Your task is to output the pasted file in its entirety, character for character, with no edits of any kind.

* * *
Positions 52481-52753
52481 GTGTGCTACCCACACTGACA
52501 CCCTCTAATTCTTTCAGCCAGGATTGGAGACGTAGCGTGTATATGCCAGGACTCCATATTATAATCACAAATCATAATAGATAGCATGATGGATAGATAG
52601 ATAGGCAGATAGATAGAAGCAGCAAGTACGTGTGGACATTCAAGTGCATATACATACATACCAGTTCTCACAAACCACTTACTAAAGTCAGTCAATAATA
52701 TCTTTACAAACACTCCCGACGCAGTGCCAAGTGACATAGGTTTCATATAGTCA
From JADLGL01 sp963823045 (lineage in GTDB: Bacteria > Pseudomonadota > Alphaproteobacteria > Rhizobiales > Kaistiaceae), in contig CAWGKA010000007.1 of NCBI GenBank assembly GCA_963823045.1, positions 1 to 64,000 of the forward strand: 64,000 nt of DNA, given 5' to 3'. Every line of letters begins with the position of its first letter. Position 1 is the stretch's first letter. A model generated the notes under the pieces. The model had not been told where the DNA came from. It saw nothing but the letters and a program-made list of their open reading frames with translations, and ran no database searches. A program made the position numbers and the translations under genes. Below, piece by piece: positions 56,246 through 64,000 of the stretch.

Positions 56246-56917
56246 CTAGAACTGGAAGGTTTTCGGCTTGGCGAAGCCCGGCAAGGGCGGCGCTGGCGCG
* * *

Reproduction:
Positions 52481-52753
52481 GTGTGCTACCCACACTGACA
52501 CCCTCTAATTCTTTCAGCCAGGATTGGAGACGTAGCGTGTATATGCCAGGACTCCATATTATAATCACAAATCATAATAGATAGCATGATGGATAGATAG
52601 ATAGGCAGATAGATAGAAGCAGCAAGTACGTGTGGACATTCAAGTGCATATACATACATACCAGTTCTCACAAACCACTTACTAAAGTCAGTCAATAATA
52701 TCTTTACAAACACTCCCGACGCAGTGCCAAGTGACATAGGTTTCATATAGTCA
From JADLGL01 sp963823045 (lineage in GTDB: Bacteria > Pseudomonadota > Alphaproteobacteria > Rhizobiales > Kaistiaceae), in contig CAWGKA010000007.1 of NCBI GenBank assembly GCA_963823045.1, positions 1 to 64,000 of the forward strand: 64,000 nt of DNA, given 5' to 3'. Every line of letters begins with the position of its first letter. Position 1 is the stretch's first letter. A model generated the notes under the pieces. The model had not been told where the DNA came from. It saw nothing but the letters and a program-made list of their open reading frames with translations, and ran no database searches. A program made the position numbers and the translations under genes. Below, piece by piece: positions 56,246 through 64,000 of the stretch.

Positions 56246-56917
56246 CTAGAACTGGAAGGTTTTCGGCTTGGCGAAGCCCGGCAAGGGCGGCGCTGGCGCG